To be born of the Spirit means that something within the very depths of our being has changed. Our spirits have been reborn after we had been dead in sin. In this rebirth, the Holy Spirit has brought us back to life, affecting a spiritual resurrection. The human spirit was formerly dormant while dominated by our intellect, will, and emotions. Our own self-will kept us from submitting to God.
We were dead in our sins, but now we have been made alive with Christ (Ephesians 2:1, 5). Now, with the Spirit of Christ indwelling, our bodies are dead because of sin, but our spirits have been made alive because of righteousness (Rom. 8:10). So we are now dead to the old way of self-indulgence and enlivened by the Spirit to do what is right. The Spirit now bears witness with our spirits that we are children of God (Rom. 8:16).
While our spirits may formerly have been willing to do good, our flesh was weak (Matt. 26:41). But having been born of the Holy Spirit, the human spirit is resurrected and empowered to overcome the flesh. That which is born of flesh is flesh; and that which is born of Spirit is spirit (John 3:6). Just as physical birth brings about new life, so does spiritual birth. So having been born of the Holy Spirit, our human spirits have been regenerated. Each one born of the Spirit has become a new creation (2 Cor. 5:17).
So being born from above, or born again, is our spiritual rebirth. But where I think a lot of Christians go wrong is to view the new birth as a mere legal transaction in which our sin is exchanged for Christ's righteousness. In this view, we simply uphold our end of the agreement by submitting to the "plan of salvation." In so doing we trigger the mechanism that releases God's forgiveness. We're declared righteous and so our ticket is punched. So righteousness is a kind of "legal fiction" in which God pretends that we are righteous whether we live that way or not.
Evangelicals are especially fond of speaking of "imputed righteousness" in which the righteousness of Christ is transferred to the believer. I have no trouble with imputed righteousness, but there is more to spiritual birth than just a status change. We have done more than cross over from a lost state to a saved state. We don't just get a new name on the birth certificate, but it's the beginning of a whole new life.
The result of new birth is not just "imputed righteousness," but also "empowered righteousness." Through the Holy Spirit's indwelling we are now empowered to live righteously. We aren't just freed from the penalty of sin, but also from its power over us.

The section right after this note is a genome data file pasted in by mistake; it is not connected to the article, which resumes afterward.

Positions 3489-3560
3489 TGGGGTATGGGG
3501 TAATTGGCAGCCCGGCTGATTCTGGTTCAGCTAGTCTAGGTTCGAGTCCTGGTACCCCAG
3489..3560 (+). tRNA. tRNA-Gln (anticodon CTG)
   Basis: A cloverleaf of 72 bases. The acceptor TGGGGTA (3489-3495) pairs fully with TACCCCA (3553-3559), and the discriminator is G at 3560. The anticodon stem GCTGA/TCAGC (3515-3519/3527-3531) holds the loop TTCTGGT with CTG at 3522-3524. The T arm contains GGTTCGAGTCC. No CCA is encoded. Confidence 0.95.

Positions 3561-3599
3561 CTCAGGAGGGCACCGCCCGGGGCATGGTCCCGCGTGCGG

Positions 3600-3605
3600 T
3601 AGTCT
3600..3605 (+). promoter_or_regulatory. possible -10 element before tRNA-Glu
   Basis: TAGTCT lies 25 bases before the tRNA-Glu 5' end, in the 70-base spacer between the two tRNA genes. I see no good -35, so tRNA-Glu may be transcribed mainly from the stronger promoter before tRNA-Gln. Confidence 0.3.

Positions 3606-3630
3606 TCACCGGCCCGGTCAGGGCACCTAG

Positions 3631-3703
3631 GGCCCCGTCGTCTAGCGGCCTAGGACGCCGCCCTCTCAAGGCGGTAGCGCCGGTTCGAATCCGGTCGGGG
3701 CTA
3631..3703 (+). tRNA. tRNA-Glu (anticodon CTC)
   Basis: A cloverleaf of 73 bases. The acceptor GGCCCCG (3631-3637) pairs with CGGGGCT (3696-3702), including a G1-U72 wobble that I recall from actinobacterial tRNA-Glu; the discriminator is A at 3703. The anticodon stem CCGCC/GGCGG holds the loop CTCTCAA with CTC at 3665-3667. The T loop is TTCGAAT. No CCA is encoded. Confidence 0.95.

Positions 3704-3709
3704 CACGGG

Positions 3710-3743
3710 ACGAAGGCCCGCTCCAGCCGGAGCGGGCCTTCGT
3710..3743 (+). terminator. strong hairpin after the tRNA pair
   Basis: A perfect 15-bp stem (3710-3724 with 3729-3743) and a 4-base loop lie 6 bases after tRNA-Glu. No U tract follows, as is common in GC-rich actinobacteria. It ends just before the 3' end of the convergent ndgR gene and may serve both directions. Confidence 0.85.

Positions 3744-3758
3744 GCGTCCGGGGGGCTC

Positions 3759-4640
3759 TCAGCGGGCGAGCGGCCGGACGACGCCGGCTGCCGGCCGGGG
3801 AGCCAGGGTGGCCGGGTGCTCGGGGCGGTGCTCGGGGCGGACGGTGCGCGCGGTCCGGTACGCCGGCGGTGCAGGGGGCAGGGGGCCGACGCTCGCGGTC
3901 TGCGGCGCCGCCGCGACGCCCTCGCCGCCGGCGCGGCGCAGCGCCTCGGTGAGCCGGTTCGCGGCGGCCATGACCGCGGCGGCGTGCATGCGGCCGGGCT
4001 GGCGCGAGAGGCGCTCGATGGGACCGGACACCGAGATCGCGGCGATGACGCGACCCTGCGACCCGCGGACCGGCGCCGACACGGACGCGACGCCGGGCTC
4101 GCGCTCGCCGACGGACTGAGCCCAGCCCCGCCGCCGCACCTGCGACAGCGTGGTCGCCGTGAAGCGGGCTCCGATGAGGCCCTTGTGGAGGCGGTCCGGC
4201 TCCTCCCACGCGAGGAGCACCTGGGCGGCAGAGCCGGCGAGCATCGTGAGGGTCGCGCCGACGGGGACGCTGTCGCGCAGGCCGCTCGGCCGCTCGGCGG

While God's Law had defined sin, it could not empower folks to overcome it. That is because the Law was weak through the flesh (Rom. 8:3). The fault was not with God's law, but with humans who disobeyed it. Since everyone has disobeyed, no one was ever counted worthy of God. No one could earn a place in his Presence.
But what the Law could not achieve, God did by sending his Son to take the condemnation for our sins. Jesus bore the penalty so we could be acquitted of our wrongs. With our debt being paid, the obstacle of sin that blocked us from God's Presence has been removed. So now God's Presence has come to abide within us.
God's Holy Spirit within empowers us for holy living so "that the righteousness of the law might be fulfilled in us, who walk not after the flesh, but after the Spirit" (Rom. 8:4). For righteousness to be fulfilled in us does not simply mean that Christ's righteousness has been transferred to us (although I believe this has happened). But the Spirit actually enables us to live righteously.
We could speculate all day about how the Spirit does this. Some deny that he does anything since his work cannot be explained. But such is the elusive nature of the Spirit who, like the wind, "blows wherever it pleases. You hear its sound, but you cannot tell where it comes from or where it is going. So it is with everyone born of the Spirit" (John 3:8). We cannot totally comprehend or explain the work of the Spirit in our lives. Like the wind, we cannot control him. We cannot analyze him in a beaker or on a Petri dish. The Spirit is beyond our fathoming.
So what is the importance of our affirming the Spirit's indwelling? I think the bottom line for us is this: Knowing that the Spirit is there leaves us without excuse for living ungodly lives. We cannot excuse an unrepentant life by claiming, "I was born that way"; or "I cannot change. It's just the way I am"; or "It's just how my parents raised me." If God has given all we need pertaining to life and godliness, including the indwelling of his Spirit, then we cannot claim powerlessness. We don't have to be enslaved to sin. Temptation and addiction can be overcome, but not by ourselves. We must yield to a power from on high.
Just as we are not justified by our own works, nor are we sanctified by our efforts alone. As the flesh could not save us, nor are we capable of holy living by our own willpower. There is someone there assisting and empowering us.
We now have an advantage that we lacked prior to new birth. While controlled by the flesh, we could not please God because "the mind governed by the flesh is hostile to God. It does not submit to God's law, nor can it do so" (Rom. 8:7-8). But we have now been equipped and empowered to obey God through the Spirit's guidance and influence.
To be born again is to step out of the realm of the flesh and into the realm of the Spirit. In this new realm we can now live for God. I'm not talking about sinless perfection. Nor am I saying that those outside of Christ are totally depraved and incapable of doing any good at all. What I'm talking about is release from the ensalvement to sin and bondage to addiction.
The Scripture is clear that a great change occurs when we step out of the old realm and into the new. The question is whether we're trusting in the Spirit to change us or if we're still making excuses.